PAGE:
Thursday, January 17, 2013

British Royal Jewels: The Queen's Eternal Dove Brooch

In honour of the Queen’s Diamond Jubilee year, The British Jewellers’ Association gifted a platinum, gold and diamond brooch. Although now popularly known as the BJA Brooch, its proper name is “The Eternal Dove”.
The Eternal Dove Brooch
The Eternal Dove Brooch
“The Eternal Dove” was inspired by one of the Crown Jewels – Sceptre with the Dove, which was originally created for the Coronation of Charles II in 1661 (new Crown Jewels had to be created back then because the English Revolution had not been kind to the previous ones: most of them were broken up, lost or looted). 

Like the sceptre, the brooch symbolises the spiritual authority of the Monarchy. Unlike the dove in the sceptre, however, this one is not perched, but in flight.
The original design of the brooch (left) and the finished result (right)
The dove encompasses four flowers – the rose, the daffodil, the thistle and the shamrock - chosen to represent the four countries of the United Kingdom. The flowers were made in Irish, Welsh, Scottish and English gold which has been donated by local prospectors. Natural coloured diamonds have been used to highlight these flowers. Entwined holly leaves in the brooch symbolise unity, while the dove stands for peace.

The design for the brooch was chosen by a panel of experts following an open UK based competition; the winner was Ivonna Poplanska, a student at The Goldsmiths’ Centre.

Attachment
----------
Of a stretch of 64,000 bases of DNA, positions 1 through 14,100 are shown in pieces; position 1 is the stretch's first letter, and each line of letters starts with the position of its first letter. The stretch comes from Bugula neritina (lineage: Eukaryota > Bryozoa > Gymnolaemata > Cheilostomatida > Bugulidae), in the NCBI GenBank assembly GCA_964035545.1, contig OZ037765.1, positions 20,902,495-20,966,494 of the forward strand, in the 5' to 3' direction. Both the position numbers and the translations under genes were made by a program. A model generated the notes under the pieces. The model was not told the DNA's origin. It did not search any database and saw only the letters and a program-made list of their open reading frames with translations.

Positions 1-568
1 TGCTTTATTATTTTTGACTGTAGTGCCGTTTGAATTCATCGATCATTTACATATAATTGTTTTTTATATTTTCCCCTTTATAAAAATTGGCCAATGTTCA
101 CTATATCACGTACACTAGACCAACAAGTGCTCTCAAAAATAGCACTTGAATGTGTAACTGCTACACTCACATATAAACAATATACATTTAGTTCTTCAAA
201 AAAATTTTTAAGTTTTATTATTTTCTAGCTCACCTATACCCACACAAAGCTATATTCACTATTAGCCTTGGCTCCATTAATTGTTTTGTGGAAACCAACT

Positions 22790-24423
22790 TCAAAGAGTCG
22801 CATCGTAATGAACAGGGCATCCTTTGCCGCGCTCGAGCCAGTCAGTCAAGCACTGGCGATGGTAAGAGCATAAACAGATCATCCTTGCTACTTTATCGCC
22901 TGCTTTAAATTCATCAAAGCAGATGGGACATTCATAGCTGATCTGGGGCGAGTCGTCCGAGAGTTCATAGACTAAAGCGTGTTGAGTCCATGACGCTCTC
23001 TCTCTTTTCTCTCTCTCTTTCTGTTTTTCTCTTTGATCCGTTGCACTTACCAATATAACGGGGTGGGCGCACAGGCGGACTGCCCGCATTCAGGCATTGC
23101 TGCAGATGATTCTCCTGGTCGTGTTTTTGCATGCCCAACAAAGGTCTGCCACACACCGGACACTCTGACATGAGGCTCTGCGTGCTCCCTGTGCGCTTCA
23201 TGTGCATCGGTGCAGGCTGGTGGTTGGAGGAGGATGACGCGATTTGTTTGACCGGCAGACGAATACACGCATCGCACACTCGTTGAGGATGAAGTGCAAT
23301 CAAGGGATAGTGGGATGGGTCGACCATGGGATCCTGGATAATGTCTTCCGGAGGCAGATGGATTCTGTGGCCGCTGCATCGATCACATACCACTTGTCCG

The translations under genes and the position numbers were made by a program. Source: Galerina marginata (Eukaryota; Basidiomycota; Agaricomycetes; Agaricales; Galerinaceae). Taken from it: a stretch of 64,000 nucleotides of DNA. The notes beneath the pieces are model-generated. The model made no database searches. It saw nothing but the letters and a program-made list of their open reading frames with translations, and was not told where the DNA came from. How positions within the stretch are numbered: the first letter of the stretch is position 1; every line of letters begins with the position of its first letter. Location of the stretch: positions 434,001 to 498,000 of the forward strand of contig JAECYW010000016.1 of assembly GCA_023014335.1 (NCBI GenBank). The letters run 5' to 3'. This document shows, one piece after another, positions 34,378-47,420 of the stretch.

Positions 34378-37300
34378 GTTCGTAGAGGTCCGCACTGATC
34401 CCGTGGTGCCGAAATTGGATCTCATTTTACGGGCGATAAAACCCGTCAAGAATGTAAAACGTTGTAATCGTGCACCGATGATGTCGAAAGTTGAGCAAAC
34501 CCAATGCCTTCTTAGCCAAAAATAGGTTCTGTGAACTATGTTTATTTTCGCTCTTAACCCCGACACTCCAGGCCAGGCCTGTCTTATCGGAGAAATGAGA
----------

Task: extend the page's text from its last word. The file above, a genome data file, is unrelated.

The Queen appears to have been pleased with the gift for the first official outing of the brooch took place mare weeks after it was officially presented to Her Majesty on 5th of December; she wore it on Christmas Day. Given the message of the jewel – peace and unity – it was certainly an appropriate timing.
The Queen and Ivonna Poplanska wearing the Eternal Dove Brooch 
This was one piece I was quite certain I would dislike; while the message and the overall design were nice, I thought it wouldn't really look good when actually worn. Besides, when it comes to jewellery, I'm all for heavy guns: the more (insert stone) the better. 

I was wrong though; it looked great against the bright blue of the Queen’s outfit as she wore it in Sandringham. Admittedly you couldn't really see all the stones and it looked like a very simple silver piece but I, for one, would love to see The Eternal Dove from time to time. Who knows? Maybe it will become the Queen’s Christmas brooch.  

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